Similarly, thousands of project affected people continue to struggle for rehabilitation and compensation despite court orders. The Gujarat rulers have gone silent over unending and unfolding ecological and hydrological impacts of the dam on Narmada river system downstream from the dam including delta area. Thousands of villagers living in miserable conditions submerged in backwater of the dam but have not been officially recognized as project affected people. At this moment, the timely, just rehabilitation and compensation of these villages and project affected families should be top priority of concerned governments including the Central government.
Continue reading “DRP NB 17×22: SSP Fails To Provide Promised Water, Rehabilitation: Former Gujarat CM from BJP “ →
(Feature Image:- Odisha: 10 stranded in flash flood after sudden release of water from Gohira dam. Source: TNIE )
A large number of reports in this week’s news bulletin from SANDRP are tied by a common threat. The report in NYT about how the South Asian Monsoon is becoming more intense. How the droughts like the one in western US are becoming more likely.
In Bengal people killed in October rains while they were doing visarjan of Durga idols and in Odisha people stuck by sudden release of water from a dam. In these cases of W Bengal and Odisha, strangely, there was no warning and no one is even asking why. In both cases it is the destruction of the river in the that led to create the crisis, but again no questions are being asked.
The report of death by avalanches, the more frequent landslides in monsoons are also in the same league. The SW Monsoon is officially over as per India Meteorological Department, but even as we write, the extreme floods in Uttarakhand, Uttar Pradesh and Madhya Pradesh are breaching the Highest Flood Levels in several rivers.
Continue reading “DRP NB 10×22: All Pervasiveness of Climate Change and Anthropocene Impacts“ →
(Feature Image: Karam dam after breach. Source: Patrika)
Every week we get more evidence of the massive Dam safety mess in Madhya Pradesh. The Karam dam disaster that started on the eve of independence day is still unfolding. The inquiry committee report has been submitted, but it has not been made public. This is totally wrong and shocking. Dam Safety is a public interest issue and all information related to dam safety has to be in public domain. The inquiry committee report should be immediately put in public domain. More importantly an independent inquiry should be set up as the inquiry set up earlier was more of an in-house inquiry.
Close on heals of Karam dam disaster comes the news of risks due to unattended Maheshwar dam, a massive dam on Narmada river that remains unfinished and unattended, with one of the gates damaged and story of stolen motors, wires and other spare parts and power cut, which means the hydraulic system for gates is non-functional. Again the report of the NVDA-MWR officials after visit to the dam site should be in out in public domain, as also the reports of the dam safety committee reportedly set up the MP govt for assessing safety of all the dams of MP.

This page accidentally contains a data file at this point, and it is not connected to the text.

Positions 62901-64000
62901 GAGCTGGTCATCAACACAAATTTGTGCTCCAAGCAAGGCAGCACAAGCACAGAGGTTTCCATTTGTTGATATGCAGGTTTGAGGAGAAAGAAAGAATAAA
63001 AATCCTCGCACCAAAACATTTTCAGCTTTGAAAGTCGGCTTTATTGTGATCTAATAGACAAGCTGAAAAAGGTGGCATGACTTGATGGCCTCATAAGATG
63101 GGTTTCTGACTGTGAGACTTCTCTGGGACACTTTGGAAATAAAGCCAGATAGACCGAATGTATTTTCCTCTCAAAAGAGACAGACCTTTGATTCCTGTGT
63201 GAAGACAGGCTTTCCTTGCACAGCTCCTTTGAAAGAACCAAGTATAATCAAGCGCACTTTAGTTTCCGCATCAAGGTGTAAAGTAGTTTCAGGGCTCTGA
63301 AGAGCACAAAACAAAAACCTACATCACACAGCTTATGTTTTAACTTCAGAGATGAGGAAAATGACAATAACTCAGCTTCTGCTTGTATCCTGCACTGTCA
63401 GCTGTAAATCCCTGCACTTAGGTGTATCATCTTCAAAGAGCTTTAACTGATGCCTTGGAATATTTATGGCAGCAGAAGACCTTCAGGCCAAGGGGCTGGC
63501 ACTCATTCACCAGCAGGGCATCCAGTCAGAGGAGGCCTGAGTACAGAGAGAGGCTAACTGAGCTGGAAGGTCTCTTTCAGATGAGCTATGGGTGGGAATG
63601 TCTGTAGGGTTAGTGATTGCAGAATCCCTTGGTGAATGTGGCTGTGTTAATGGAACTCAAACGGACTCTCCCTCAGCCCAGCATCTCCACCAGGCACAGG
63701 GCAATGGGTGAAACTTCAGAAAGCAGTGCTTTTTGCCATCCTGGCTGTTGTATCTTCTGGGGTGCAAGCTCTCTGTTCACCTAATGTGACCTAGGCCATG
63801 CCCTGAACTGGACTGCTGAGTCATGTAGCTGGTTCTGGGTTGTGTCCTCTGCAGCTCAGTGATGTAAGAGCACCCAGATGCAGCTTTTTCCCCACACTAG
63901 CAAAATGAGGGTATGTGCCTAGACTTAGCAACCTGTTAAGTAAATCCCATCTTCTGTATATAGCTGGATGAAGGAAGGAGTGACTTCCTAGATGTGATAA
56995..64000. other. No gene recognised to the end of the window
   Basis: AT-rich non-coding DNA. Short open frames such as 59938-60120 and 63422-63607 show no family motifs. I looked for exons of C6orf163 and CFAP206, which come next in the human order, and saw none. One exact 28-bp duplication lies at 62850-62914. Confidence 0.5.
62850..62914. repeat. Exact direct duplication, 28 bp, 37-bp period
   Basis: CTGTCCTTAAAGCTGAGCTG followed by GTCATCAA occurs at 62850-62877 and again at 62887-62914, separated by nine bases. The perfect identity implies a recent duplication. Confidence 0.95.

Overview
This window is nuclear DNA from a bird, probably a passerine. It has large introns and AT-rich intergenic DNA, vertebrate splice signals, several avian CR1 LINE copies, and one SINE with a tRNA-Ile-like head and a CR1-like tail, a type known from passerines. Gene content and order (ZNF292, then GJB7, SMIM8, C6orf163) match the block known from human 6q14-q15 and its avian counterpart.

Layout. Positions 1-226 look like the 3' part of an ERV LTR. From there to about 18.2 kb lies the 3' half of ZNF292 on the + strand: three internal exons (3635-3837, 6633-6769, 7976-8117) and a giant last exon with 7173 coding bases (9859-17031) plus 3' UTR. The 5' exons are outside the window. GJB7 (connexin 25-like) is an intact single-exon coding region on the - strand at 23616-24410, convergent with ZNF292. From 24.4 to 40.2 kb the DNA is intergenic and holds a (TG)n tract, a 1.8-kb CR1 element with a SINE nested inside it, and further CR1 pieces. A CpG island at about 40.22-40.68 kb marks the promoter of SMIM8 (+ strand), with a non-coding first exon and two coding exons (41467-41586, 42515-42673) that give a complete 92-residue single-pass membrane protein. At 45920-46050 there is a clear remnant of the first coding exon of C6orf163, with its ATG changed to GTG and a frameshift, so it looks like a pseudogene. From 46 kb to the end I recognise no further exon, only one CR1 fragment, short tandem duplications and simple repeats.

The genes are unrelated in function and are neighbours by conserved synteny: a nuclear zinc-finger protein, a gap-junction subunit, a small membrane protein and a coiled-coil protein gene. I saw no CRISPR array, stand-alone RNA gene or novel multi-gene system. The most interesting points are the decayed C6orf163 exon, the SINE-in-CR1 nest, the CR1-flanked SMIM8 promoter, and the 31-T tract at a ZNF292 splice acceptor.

Continue reading “DRP NB 290822: MP’s Dam safety mess: Publish the Karam inquiry report“ →
(Feature Image: RMC plants located in active floodplain of Yamuna at Noida More submerged in flood water on Aug. 13, 2022. Image Credit:- Vikrant Tongad, SAFE)
A much awaited flood spell has flowed through Delhi during August 13-14, 2022. It came after more than two months of south west monsoon. Usually by this time, Yamuna river would have witnessed two or three flood spells in national capital lending a fresh lease of life to one of the most polluted rivers of India.
The small scale flood spell in the river has invaded parts of floodplains under abuse and encroachment by government agencies in open defiance of National Green Tribunal (NGT) January 13, 2015 judgement[i]. Apart from this flood, Delhi stretch of the river has witnessed few more abnormal events in this monsoon season so far.
Continue reading “August 2022: Yamuna flood reclaims encroached floodplains in Delhi“ →
(Feature Image: The order is subject to the orders of the SC which is pending. NGT on Nov. 24, 2021ordered the BMC to deposit within three months an environmental penalty of ₹28.20 crores to the CPCB for discharging raw sewage into the city creeks, rivers and drains. HT Photo)
During past one year, the judicial bodies including National Green Tribunal, Supreme Court, various High Courts have passed several orders and made critical observation while dealing with multiple issues afflicting Urban Rivers in India. This report highlights top ten such judicial interventions across India. The stories underline that the responsible agencies particularly pollution control boards and district, state and union governments have been failing miserably in timely and efficient implementation of these judicial orders, some of which are quite remarkable. If the executive bodies do not show right spirit and seriousness in enforcing the existing rules and court orders the state of India’s urban river only go downhill.
Continue reading “Top Ten Judicial Actions on Urban Rivers 2022: Executors Deliberately Delaying, Diluting, Defying orders” →